Julia said...

A remote controlled tug sounds like a fabulous concept. Might it work with boats on trailers too?

Barrett Bonden said...

All: I will be posting a few more details about the system some time soon.

HHB: There is a good deal of confusion about these systems. A much cheaper alternative consists of pumping water through small bore tubing which follows a tightly constricted zig-zag path in what are effect flat boxes on the roof. Thus the water is simply heated (or partially heated) and returned to the house's hot water system; the power saving, and in the UK it's more likely to be gas rather than electricity, relates to the fact that the furnace doesn't have to work as hard bringing the water temperature up to the level suitable for baths, washing up, etc. With solar panels light is converted to electricity.

We had some cash making no interest in an account and this seemed to a better way of using it.

OS: See comment to HHB above.

Avus: My brother uses a caravan to support his long-distance walking projects. It was essential when he did the Munros in Scotland. I believe the tiny sites are not always equipped with the humdrum features (power hook-ups, etc) that simplify caravanning.

I have no desire to come up with a persuasive argument that would alienate you for ever but here's one point. Before we bought the house in France (now sold) we used to tour the country, slightly off-peak in September by car. Mostly we concentrated on Provence but one year we did the Alps but never again. For the reasons you can guess. I once asked a Dutchman - since virtually all the caravans in France appeared to be Dutch - what Holland looked like in winter when all these devices had returned home. He acknowledged that large parts of the country looked like a vast trailer park. Caravans do have a secondary effect: when they're not being used they need to be parked.

M-L: Panels can also be mounted on the ground but you would have to have a large garden (which I seem to think you have) with a further investment in saplings to block off their view.

Julia: Boats like the one my brother has just bought (a Contessa 32) are much heavier: his weighs 7 tonnes and might be too much for this tug system. The device is, I think, mounted in the little wheel below the towbar and depends rather heavily (if the high pitched whine was anything to go by) on extremely low gearing.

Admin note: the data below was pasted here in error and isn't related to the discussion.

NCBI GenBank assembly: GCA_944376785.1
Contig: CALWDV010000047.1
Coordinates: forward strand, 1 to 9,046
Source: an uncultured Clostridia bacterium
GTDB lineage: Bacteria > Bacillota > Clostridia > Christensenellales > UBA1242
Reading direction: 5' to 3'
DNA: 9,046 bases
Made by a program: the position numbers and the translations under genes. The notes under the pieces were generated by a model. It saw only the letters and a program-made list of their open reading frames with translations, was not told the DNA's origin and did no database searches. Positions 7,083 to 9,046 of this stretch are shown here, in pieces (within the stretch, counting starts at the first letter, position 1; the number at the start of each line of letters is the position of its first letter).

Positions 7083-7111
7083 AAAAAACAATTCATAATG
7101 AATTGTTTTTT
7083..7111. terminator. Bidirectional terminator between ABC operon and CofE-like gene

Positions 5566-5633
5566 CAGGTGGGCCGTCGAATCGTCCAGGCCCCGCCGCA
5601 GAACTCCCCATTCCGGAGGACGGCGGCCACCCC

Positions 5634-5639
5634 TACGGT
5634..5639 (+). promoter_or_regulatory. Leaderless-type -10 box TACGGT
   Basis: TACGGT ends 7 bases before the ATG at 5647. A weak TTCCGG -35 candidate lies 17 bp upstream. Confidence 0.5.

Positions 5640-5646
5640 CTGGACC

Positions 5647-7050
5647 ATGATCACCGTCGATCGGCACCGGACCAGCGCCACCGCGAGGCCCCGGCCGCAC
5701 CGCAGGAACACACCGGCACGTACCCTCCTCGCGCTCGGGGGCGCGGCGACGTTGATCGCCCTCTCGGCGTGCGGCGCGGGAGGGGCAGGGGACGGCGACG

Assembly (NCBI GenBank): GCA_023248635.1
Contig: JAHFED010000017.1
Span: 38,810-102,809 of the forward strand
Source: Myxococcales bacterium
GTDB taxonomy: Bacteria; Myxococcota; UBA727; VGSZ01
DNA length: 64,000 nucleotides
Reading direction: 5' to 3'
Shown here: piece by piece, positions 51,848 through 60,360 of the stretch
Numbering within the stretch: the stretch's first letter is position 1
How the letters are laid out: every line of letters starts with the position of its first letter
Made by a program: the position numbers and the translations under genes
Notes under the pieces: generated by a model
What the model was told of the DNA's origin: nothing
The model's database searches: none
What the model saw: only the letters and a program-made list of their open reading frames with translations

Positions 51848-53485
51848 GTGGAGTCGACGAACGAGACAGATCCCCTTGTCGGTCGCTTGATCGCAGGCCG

Lucy said...

I am similarly bigoted against camper vans, which seem to have taken the place of caravans here; there's something about being stuck behind the big fat arse of one going through a narrow town street which disturbs my mental equilibrium. In fact in part it's my empathic (sorry Plutarch) imagination working overtime: I imagine how hellish it would be to be actually driving it, or almost as bad sat next to Tom driving it, and as a result I get rather distressed.

I have very happy memories of childhood caravan hols though (the vans were smaller and less hideous in those days), and have seen some very dinky compact yellow ones, usually Dutch. Just offering Avus a qualified vote of support there.

And I do agree that the remote controlled tug is a fabulous idea.

Barrett Bonden said...

Lucy: Hush, child, hush. I have no wish that the two of us combined should break Avus's spirit. I too spent youthful holidays in a totally immobilised caravan (near Runswick Bay) that appeared to be constructed from the last four-fifths of a single decker bus. It had a coke-burning stove and the lighting was by elegant but vulnerable Tilley lamps. The toilet arrangements (external) were very very unfortunate.